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June 17, 2019

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Memorabilia:

In market for sports collectibles, economic desperation is conspicuous

Sports Memorabilia

Sam Morris

Sports card dealer Rob Vandorick says more people are trying to unload cards.

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Rob Vandorick, 37, stays young by dealing in baseball cards.

For more than two decades, he has lorded over glass cases holding little pieces of cardboard that capture the imagination of the young and old alike.

But Vandorick is feeling the effects of a depressed economy. He is staying afloat by selling baseball cards online to supplement his small shop on Gibson Road in Henderson.

These days he is getting more calls from people looking to unload collections for some quick cash. He doesn’t want to be cold about it, but he’s paying only about 10 percent of the listed value of cards because so many are available. And everybody seems to be selling the same thing, mainly cards from the industry heyday in the ’80s and ’90s.

Unfortunately for the sellers, those cards haven’t held their value, meaning people who saved their allowance as kids to invest in Ken Griffey Jr. rookies will not be cashing in big.

Those are the cards being brought into Vandorick’s shop by people needing money. He was buying everything for a while. But it got too expensive and he’s getting more selective.

“When you need to pay the mortgage, cards aren’t that important,” he says. “I wish I could find a way to make a stew from all these cards.”

It is no surprise the baseball card business suffers during tough times. Even though the memorabilia business is thought to be a $2 billion industry, sports cards have little practical value.

The small businesses that trade in them likely will suffer most.

“I think when you look at the high-end part of the market, the people spending $100,000 on a vintage jersey from the 1940s, that probably has some Teflon” to protect it from economic downturns, says Pete Williams, author of “Sports Memorabilia for Dummies.”

Most dealers don’t sell six-figure products.

Jeremy Brown, owner of Ultimate Sports Cards & Memorabilia on Tenaya Way near Cheyenne Avenue, focuses on cards. The pricey autographed items in the store generally sell only during the holidays.

Brown says business is down about 20 percent this year. But he’s staying afloat by drawing some tourists and making smart investments, such as the Tony Romo rookie card he bought for $160 three years ago that’s now worth $1,750.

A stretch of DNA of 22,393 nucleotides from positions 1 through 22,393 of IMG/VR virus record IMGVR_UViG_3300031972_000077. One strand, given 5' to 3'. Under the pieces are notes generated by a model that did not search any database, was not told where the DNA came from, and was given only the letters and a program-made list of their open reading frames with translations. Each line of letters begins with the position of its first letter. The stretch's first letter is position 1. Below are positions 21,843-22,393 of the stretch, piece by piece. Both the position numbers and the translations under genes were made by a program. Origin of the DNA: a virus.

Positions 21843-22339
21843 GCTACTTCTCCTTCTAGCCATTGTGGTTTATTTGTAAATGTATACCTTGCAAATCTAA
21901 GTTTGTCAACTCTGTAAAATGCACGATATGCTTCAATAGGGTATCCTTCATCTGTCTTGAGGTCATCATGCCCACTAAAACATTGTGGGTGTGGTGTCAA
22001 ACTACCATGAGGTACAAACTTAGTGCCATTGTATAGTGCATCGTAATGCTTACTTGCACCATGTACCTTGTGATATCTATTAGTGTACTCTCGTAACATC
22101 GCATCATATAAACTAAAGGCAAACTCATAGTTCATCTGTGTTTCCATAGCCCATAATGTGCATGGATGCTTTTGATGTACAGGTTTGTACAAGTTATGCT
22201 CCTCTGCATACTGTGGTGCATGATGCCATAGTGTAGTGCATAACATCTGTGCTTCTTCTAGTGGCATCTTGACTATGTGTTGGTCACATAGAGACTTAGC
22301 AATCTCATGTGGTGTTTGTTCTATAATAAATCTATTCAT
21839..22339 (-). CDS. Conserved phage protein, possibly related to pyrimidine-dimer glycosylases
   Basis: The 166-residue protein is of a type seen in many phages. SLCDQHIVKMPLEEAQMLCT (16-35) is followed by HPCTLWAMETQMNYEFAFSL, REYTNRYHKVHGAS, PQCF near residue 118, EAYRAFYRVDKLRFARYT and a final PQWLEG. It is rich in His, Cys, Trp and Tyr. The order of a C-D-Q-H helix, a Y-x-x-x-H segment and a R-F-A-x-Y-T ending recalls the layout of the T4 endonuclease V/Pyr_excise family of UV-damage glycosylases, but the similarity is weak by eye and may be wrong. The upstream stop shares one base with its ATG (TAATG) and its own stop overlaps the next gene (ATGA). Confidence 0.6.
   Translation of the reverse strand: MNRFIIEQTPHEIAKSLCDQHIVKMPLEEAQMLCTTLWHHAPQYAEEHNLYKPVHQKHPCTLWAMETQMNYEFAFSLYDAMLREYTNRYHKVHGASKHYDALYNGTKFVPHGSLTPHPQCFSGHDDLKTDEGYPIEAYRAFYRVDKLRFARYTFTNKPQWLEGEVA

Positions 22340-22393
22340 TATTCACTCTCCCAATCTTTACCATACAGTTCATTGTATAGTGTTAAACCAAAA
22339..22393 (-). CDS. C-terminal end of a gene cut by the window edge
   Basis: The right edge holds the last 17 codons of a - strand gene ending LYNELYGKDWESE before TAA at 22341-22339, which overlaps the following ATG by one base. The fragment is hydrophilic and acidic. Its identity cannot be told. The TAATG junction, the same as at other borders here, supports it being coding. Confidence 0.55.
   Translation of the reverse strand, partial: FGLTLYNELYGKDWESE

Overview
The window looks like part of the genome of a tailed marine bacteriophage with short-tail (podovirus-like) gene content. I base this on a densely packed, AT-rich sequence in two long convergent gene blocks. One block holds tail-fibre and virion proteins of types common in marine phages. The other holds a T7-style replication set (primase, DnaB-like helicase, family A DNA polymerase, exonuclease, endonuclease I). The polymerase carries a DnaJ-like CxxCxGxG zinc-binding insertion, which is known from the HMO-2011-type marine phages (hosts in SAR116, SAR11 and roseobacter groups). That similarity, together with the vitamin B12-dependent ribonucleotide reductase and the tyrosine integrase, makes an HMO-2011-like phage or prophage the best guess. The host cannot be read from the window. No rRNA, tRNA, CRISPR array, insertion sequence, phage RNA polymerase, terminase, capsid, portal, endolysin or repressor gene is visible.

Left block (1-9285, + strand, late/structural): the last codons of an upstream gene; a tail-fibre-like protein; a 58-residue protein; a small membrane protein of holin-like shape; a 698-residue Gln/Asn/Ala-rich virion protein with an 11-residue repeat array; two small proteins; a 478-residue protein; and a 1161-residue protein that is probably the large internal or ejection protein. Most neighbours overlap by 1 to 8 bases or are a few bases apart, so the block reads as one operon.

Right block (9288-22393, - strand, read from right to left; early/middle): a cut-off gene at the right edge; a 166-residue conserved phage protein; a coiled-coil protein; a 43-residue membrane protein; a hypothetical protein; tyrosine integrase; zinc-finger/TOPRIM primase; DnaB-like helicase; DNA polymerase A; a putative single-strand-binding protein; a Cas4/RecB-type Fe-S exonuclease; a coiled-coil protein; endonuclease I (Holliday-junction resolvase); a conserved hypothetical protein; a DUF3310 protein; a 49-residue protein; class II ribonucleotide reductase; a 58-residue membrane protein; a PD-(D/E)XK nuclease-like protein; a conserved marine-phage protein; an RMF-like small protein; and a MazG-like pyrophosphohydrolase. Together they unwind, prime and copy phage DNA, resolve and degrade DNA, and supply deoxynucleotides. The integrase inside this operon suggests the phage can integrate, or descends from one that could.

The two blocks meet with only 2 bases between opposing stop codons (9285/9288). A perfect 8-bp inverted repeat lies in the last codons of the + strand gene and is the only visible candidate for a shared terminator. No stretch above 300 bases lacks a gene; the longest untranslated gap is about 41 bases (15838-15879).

Such is the business, where values can skyrocket or plummet on a day-to-day basis depending on who had a good game — or who got injured or arrested. Michael Vick rookie cards worth $1,600 when he was on the field now fetch just $100 after the quarterback was convicted in a dog fighting case.

Raymond Lujan, owner of the Las Vegas-based Ray’s Clubhouse, an autographed memorabilia and framing business, has seen a nearly 30 percent drop in business since 2006. But he says he’s still doing well by selling his custom merchandise in Bally’s to tourists.

He also consigns pieces to a bar in the Miracle Mile Shops at Planet Hollywood and a series of local haircutting shops, even though it’s harder these days to find people who would buy $500 framed autographs on impulse.

Even smaller items are no easy sell, such as an unopened pack of football cards that is more like a lottery ticket because there’s no telling until the product is opened how valuable it will be.

“It’s gambling,” says Brown, noting buyers mostly hope to find a rare autographed card that can be worth as much as $12,000.

Nevertheless, they aren’t selling the way they used to.

“It’s hard to imagine people spending $4 for a pack of cards when gas is $4 a gallon,” Williams says.

Dealers aren’t seeing any boost in O.J. Simpson merchandise, which plays to a niche market at best but is generally considered worthless. The former football star is in town standing trial on armed robbery and kidnapping charges after police say he stormed into a Palace Station hotel room to recover sports memorabilia.

Local dealers say they don’t handle Simpson memorabilia, either because nobody buys it or because the merchandise sends the wrong message.

“I don’t want kids who come in here seeing guys going to jail,” Vandorick says. “I want it to be positive. I want them to see guys signing $50 million contracts with supermodels on their arms.”

At Field of Dreams in The Forum Shops at Caesars Palace, there also are no Simpson items.

But there are plenty of collectibles for those with expensive tastes — and there must still be plenty of money in play, given the line of buyers at the store Thursday. They were buying items such as $1,200 framed and autographed jerseys and photos signed by 20 members of the New England Patriots, going for $3,499.

In the front of the store, disgraced baseball star Pete Rose was signing autographs while watching horse racing on a small monitor.

If business is as good as the sales staff claims, it’s a boast that Vandorick can’t make at his little shop.

He’s happy that a fellow just bought four $49 packs of Playoff Absolute Memorabilia cards. But the buyer won’t give his name, worried that his wife will read about him in the newspaper.

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